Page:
[4]"Quantum mysteries refined", N. David Mermin, American Journal of Physics 62, October 1994, page 880-887.

http://scitation.aip.org/getabs/servlet/GetabsServlet?prog=normal&id=AJPIAS000062000010000880000001&idtype=cvips&gifs=Yes [Broken]

Read especially page 881 right bottom side! (I had to read it several times until I got it. Then suddenly the papers [2] and [3] became clear to me).

[5] "Hidden Variables and the Two Theorems of John Bell", N. David Mermin, Rev. Mod. Phys. 65, 803–815 (1993)

http://prola.aps.org/abstract/RMP/v65/i3/p803_1

I haven't read this yet.

check out this thread here: https://www.physicsforums.com/showthread.php?t=82446

There I mentioned the following paper, that is very(!) good :

[1] Daniel M. Greenberger, Michael A. Horne, Abner Shimony, Anton Zeilinger

"Bell's theorem without inequalities", American Journal of Physics Vol. 58 (12), December 1990.

Have a look at the Appendix where Bell's inequality is derived.

To download the paper do the following:

Type in google "American Journal of Physics" and Browse "All Online Issues"

http://scitation.aip.org/dbt/dbt.jsp?KEY=AJPIAS [Broken]

Go to Volume 58, to December and search for the title.

http://scitation.aip.org/getabs/servlet/GetabsServlet?prog=normal&id=AJPIAS000058000012001131000001&idtype=cvips&gifs=Yes [Broken]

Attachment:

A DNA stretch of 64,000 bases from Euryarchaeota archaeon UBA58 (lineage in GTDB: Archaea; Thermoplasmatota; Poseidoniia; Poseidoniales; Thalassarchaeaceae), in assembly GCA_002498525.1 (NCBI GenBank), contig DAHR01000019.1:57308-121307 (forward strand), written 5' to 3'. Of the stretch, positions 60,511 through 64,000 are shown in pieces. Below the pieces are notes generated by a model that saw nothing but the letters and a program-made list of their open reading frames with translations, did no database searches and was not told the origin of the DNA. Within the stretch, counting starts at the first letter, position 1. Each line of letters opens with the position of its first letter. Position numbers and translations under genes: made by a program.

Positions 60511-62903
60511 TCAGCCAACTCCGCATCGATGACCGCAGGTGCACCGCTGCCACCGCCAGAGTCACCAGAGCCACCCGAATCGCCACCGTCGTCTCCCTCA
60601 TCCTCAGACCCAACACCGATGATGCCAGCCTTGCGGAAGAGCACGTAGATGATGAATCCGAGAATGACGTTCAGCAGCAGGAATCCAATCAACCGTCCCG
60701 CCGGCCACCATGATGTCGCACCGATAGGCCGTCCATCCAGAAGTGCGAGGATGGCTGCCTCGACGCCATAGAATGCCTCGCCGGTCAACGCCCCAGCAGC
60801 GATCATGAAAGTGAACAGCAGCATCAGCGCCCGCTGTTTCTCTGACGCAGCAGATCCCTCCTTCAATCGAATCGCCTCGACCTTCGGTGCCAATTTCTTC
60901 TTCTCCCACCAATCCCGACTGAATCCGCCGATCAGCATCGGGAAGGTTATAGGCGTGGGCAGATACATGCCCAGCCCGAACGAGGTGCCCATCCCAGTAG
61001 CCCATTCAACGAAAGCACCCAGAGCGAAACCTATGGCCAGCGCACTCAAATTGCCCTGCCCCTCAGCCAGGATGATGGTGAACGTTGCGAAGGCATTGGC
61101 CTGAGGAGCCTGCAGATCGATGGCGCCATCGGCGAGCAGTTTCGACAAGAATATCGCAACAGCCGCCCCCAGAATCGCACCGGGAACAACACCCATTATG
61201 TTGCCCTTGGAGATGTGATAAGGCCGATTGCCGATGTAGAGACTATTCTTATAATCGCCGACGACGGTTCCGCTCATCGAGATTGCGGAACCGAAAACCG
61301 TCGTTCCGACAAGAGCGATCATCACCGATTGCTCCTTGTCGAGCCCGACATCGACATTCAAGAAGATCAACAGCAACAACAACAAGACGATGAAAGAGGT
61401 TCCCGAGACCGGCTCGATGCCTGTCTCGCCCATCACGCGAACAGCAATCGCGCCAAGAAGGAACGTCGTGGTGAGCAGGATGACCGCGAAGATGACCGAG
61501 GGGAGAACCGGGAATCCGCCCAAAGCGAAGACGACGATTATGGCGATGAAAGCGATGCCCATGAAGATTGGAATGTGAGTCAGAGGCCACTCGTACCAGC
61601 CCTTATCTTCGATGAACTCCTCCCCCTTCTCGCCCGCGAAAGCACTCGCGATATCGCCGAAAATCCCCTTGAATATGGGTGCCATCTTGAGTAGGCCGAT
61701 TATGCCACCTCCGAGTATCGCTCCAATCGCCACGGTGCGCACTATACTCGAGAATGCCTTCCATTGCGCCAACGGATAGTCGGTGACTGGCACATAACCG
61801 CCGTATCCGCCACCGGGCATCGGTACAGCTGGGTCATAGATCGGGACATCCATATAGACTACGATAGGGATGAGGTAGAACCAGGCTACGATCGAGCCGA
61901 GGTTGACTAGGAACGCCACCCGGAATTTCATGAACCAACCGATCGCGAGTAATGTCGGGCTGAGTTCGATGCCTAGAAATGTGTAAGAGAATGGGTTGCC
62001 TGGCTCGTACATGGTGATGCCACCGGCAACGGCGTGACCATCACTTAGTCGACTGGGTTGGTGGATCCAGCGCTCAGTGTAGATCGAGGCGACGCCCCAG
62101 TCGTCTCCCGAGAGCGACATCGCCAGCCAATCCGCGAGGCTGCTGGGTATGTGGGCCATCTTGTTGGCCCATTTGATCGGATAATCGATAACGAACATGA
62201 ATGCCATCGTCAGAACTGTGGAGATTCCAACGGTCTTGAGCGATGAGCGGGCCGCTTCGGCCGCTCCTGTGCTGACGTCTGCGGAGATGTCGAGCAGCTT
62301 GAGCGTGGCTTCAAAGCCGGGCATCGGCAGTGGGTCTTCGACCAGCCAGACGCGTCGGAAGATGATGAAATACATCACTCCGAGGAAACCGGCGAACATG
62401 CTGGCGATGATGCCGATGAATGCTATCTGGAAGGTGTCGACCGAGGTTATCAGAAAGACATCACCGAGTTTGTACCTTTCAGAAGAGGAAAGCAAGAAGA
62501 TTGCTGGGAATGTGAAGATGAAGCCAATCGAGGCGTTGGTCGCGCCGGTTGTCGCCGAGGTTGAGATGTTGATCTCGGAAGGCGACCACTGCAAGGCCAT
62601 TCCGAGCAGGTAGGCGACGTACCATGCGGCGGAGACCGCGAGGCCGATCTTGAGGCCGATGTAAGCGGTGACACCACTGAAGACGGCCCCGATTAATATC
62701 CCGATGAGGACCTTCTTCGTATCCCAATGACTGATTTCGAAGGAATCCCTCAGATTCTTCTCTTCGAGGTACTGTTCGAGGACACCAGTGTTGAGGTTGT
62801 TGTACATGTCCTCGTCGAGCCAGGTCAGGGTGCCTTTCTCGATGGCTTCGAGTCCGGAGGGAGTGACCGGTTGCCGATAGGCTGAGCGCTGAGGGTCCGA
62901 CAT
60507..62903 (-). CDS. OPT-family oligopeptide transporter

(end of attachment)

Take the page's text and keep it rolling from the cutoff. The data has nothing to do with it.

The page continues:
You will need a subscription, which your university will probably have.

The following papers were recommended by slyboy:

[2] "The mystery of the quantum cakes," P.G. Kwiat and L. Hardy, Am. J. Phys. 68, 33 (2000).

http://scitation.aip.org/getabs/servlet/GetabsServlet?prog=normal&id=AJPIAS000068000001000033000001&idtype=cvips&gifs=Yes [Broken]

You have to read this paper! It really explains what is meant by "local realism" in a nice way (yummy, quantum cakes ).

[3] "Quantum mechanics, local realistic theories, and Lorentz-invariant realistic theories", Hardy L.

PHYS REV LETT 68: (20) 2981-2984 MAY 18 1992

http://prola.aps.org/abstract/PRL/v68/i20/p2981_1

You could read this after having read [2], since [2] is based on this one. I should mention that I really understood what [2] and [3] were about after the following paper:

[4]"Quantum mysteries refined", N. David Mermin, American Journal of Physics 62, October 1994, page 880-887.

http://scitation.aip.org/getabs/servlet/GetabsServlet?prog=normal&id=AJPIAS000062000010000880000001&idtype=cvips&gifs=Yes [Broken]

Read especially page 881 right bottom side! (I had to read it several times until I got it. Then suddenly the papers [2] and [3] became clear to me).